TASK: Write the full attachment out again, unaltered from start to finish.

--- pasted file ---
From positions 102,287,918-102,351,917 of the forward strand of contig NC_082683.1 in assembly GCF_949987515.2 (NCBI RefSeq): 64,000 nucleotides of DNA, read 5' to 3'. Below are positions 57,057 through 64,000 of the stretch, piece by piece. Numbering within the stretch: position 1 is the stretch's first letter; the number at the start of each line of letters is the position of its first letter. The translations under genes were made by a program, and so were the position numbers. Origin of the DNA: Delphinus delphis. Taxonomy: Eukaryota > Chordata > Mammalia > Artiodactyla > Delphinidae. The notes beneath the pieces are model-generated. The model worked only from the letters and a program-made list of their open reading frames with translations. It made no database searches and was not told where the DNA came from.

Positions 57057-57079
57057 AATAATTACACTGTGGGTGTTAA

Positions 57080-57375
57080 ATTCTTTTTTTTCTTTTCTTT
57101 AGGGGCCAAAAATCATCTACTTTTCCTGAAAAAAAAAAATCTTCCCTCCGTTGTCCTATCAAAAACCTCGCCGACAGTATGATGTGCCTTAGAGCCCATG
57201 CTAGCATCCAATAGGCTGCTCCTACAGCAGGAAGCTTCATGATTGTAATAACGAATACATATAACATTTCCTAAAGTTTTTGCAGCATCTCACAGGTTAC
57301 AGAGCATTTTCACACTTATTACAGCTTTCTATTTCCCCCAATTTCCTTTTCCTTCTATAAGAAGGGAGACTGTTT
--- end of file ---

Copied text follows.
From positions 102,287,918-102,351,917 of the forward strand of contig NC_082683.1 in assembly GCF_949987515.2 (NCBI RefSeq): 64,000 nucleotides of DNA, read 5' to 3'. Below are positions 57,057 through 64,000 of the stretch, piece by piece. Numbering within the stretch: position 1 is the stretch's first letter; the number at the start of each line of letters is the position of its first letter. The translations under genes were made by a program, and so were the position numbers. Origin of the DNA: Delphinus delphis. Taxonomy: Eukaryota > Chordata > Mammalia > Artiodactyla > Delphinidae. The notes beneath the pieces are model-generated. The model worked only from the letters and a program-made list of their open reading frames with translations. It made no database searches and was not told where the DNA came from.

Positions 57057-57079
57057 AATAATTACACTGTGGGTGTTAA

Positions 57080-57375
57080 ATTCTTTTTTTTCTTTTCTTT
57101 AGGGGCCAAAAATCATCTACTTTTCCTGAAAAAAAAAAATCTTCCCTCCGTTGTCCTATCAAAAACCTCGCCGACAGTATGATGTGCCTTAGAGCCCATG
57201 CTAGCATCCAATAGGCTGCTCCTACAGCAGGAAGCTTCATGATTGTAATAACGAATACATATAACATTTCCTAAAGTTTTTGCAGCATCTCACAGGTTAC
57301 AGAGCATTTTCACACTTATTACAGCTTTCTATTTCCCCCAATTTCCTTTTCCTTCTATAAGAAGGGAGACTGTTT